Grantmakers are always looking for impact. We define the quantitative outcomes we want to achieve with our funding. We collect qualitative evidence through stories of those whose lives are changed as a result of our work. But we often forget to look for and capture the “ripple effect” of the grants that we make. Here are two examples: The William and Flora Hewlett Foundation recently gave a grant to the Community Foundation of Sonoma County to update its business model. As part of that updating process, the Community Foundation is collecting and curating data about the business models of other community foundations across the country. They will share that information widely with their peers, who are hungry for it. Hence, … Continue reading Looking for Impact? Don’t Overlook the Ripple Effect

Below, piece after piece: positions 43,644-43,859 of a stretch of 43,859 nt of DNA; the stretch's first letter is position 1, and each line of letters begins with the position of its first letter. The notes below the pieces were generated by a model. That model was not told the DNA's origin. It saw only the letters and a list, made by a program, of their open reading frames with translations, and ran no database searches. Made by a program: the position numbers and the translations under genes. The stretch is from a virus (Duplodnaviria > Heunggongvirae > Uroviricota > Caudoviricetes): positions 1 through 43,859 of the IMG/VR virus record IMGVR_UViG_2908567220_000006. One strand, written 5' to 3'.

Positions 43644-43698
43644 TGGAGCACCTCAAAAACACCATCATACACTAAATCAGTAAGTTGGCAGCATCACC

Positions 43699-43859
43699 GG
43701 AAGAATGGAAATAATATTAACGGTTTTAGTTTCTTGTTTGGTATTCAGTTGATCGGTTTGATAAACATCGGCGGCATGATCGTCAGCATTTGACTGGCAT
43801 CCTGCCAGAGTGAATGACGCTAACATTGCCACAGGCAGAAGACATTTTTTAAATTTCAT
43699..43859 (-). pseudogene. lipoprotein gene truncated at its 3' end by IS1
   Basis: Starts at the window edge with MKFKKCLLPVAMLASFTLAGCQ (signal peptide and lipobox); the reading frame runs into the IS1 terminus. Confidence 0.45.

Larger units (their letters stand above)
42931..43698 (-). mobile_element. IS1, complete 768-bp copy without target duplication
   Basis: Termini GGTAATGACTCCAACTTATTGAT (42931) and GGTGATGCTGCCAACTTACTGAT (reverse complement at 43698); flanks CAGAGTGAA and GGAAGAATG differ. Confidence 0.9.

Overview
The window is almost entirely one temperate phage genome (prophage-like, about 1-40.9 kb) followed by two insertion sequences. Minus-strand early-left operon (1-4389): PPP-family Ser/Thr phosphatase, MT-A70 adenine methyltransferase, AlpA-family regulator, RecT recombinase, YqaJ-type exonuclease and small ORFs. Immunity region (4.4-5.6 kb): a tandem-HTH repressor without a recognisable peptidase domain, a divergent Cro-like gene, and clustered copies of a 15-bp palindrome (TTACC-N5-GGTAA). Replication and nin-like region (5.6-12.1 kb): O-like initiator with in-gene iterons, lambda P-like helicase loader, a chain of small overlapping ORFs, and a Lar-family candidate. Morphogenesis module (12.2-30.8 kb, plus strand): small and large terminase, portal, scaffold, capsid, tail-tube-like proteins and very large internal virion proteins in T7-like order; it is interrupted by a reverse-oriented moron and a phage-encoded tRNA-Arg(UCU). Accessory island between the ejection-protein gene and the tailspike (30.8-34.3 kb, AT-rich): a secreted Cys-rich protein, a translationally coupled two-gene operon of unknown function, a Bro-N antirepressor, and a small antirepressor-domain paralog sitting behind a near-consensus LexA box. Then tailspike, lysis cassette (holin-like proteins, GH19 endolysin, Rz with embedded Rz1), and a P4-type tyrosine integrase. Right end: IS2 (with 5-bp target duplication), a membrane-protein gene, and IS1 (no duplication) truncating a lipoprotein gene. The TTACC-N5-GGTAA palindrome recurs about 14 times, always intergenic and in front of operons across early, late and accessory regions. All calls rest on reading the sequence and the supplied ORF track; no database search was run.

You’re completely committed to supporting others with your giving, and you’re doing everything possible to ensure that every penny of your charitable assets is going directly to the nonprofits that need it. That’s how you ensure the most effective use of your philanthropy, right? Wrong. Squeezing every penny into the philanthropic pipeline isn’t the same thing as ensuring effectiveness. In fact, penny-pinching during the philanthropic process may do more harm than good to those you wish to serve. Many individuals and foundations think they’re being good and prudent stewards of charitable assets when in fact they are withholding investments that could open the doors to greater productivity and more access to additional philanthropic capital. I call this operating with a … Continue reading Is Your Giving Hampered By A Poverty Mentality?